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Lamb Shank and Dried Fruit Braise

From The Mediterranean Herb Cookbook

1 tablespoon unsalted butter
1 tablespoon vegetable oil
2 lamb shanks, 1-1/2 to 2 pounds total
1/2 yellow onion, minced
1 clove garlic, minced
1 fresh bay leaf or 1/2 dried bay leaf
1 teaspoon fresh thyme
4 dried apricot halves, chopped
2 dried pear halves, chopped (see note)
2 dried peach halves, chopped (see note)
6 prunes, pitted and chopped
1 tablespoon all-purpose flour
1 tablespoon ground turmeric
2 dried arbol chiles or other small dried red chiles, seeded and crumbled (see note)
3/4 cup dry white wine
1-1/2 to 2 cups chicken broth

In a large skillet, melt the butter and the vegetable oil over medium heat. Add the shanks and sauté, turning once, until browned, 3 to 4 minutes on each side. Remove the shanks and set aside.


Discard all but 2 tablespoons of the fat from the pan. Return the skillet to medium heat and add the onion and garlic. Sauté for 1 to 2 minutes, then add the bay leaf, thyme and all the dried fruit. Sauté for 2 to 3 minutes, then sprinkle with the flour, turmeric and chiles. Stir for 1 to 2 minutes, then pour in the wine. Stir constantly for 2 to 3 minutes to dislodge any bits clinging to the bottom of the pan.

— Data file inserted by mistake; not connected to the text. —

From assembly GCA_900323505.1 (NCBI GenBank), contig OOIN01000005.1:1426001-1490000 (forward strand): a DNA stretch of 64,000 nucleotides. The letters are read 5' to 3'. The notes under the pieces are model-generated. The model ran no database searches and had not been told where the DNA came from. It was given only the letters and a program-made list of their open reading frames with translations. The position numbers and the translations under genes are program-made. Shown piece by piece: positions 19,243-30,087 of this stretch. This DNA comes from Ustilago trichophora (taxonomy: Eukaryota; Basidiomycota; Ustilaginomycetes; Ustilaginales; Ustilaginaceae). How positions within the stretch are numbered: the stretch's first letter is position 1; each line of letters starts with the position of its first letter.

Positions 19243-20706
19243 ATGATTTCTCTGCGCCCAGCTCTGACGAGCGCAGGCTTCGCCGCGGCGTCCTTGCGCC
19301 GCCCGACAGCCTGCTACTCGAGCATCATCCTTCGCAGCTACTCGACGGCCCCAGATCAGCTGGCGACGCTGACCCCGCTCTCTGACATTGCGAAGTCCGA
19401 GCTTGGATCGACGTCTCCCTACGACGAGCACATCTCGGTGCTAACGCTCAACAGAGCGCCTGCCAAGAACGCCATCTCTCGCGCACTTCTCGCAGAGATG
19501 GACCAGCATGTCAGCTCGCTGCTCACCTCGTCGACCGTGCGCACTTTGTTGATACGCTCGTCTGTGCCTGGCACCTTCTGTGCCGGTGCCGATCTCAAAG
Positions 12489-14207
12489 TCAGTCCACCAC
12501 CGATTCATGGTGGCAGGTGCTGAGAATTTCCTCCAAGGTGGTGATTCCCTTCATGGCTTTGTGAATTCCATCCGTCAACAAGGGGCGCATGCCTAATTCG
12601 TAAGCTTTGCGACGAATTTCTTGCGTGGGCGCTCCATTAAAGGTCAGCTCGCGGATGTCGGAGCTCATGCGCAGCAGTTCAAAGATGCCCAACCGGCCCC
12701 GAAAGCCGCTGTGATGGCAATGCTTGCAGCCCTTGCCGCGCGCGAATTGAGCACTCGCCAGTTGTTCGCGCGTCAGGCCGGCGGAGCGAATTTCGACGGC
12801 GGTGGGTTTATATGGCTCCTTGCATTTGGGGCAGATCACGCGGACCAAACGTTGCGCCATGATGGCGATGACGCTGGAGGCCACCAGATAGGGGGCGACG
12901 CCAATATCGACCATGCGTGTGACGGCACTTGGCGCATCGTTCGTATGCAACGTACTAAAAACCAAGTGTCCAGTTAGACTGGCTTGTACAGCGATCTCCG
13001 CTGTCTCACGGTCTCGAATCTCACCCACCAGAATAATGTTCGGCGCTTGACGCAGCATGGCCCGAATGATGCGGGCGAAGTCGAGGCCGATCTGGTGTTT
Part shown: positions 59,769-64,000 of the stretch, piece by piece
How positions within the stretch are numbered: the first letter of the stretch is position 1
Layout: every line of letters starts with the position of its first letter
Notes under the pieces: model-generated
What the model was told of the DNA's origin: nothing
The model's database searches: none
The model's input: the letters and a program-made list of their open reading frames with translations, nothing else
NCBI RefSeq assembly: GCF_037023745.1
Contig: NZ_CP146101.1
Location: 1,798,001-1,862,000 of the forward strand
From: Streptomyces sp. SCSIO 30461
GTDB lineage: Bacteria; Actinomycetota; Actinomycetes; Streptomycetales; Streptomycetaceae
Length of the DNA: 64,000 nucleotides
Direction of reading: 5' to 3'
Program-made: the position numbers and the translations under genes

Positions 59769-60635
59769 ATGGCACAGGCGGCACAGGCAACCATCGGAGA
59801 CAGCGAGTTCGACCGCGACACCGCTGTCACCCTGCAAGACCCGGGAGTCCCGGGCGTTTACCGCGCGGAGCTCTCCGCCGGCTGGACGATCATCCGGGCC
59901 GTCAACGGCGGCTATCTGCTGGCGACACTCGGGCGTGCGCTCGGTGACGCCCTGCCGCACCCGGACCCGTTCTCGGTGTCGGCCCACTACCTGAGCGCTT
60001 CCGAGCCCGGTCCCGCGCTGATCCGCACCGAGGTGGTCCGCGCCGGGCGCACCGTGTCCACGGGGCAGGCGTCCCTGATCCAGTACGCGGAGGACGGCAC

Add 1-1/2 cups of the chicken broth and return the shanks to the pan. Reduce the heat to low, cover, and simmer until the meat is tender and can be pulled away from the bone, 2 to 2-1/2 hours.

Stir occasionally while cooking, basting the shanks with the sauce. As the sauce thickens, the sugar in the fruit will cause it to stick to the pan, so you will need to stir more frequently. You may also need to add more broth to prevent scorching.

When the shanks are done, remove them from the pan and pull away or cut off the meat. Discard the bones. Skim the surface fat from the sauce. Return the meat to the sauce and cook over low heat just long enough to heat the meat through, 3 to 4 minutes. Serve immediately.

Yields 4 to 5 servings. Good served with rice to soak up the juices and garnished with slices of cucumber and tomato.

Notes: Dried pears and peaches are available in the dried fruit section of many supermarkets. If desired, substitute 3/4 cup raisins or a mixture of any other dried fruit.

When handling chiles, experts recommend wearing gloves and not touching your eyes.



(Updated: 10/22/08 SN)

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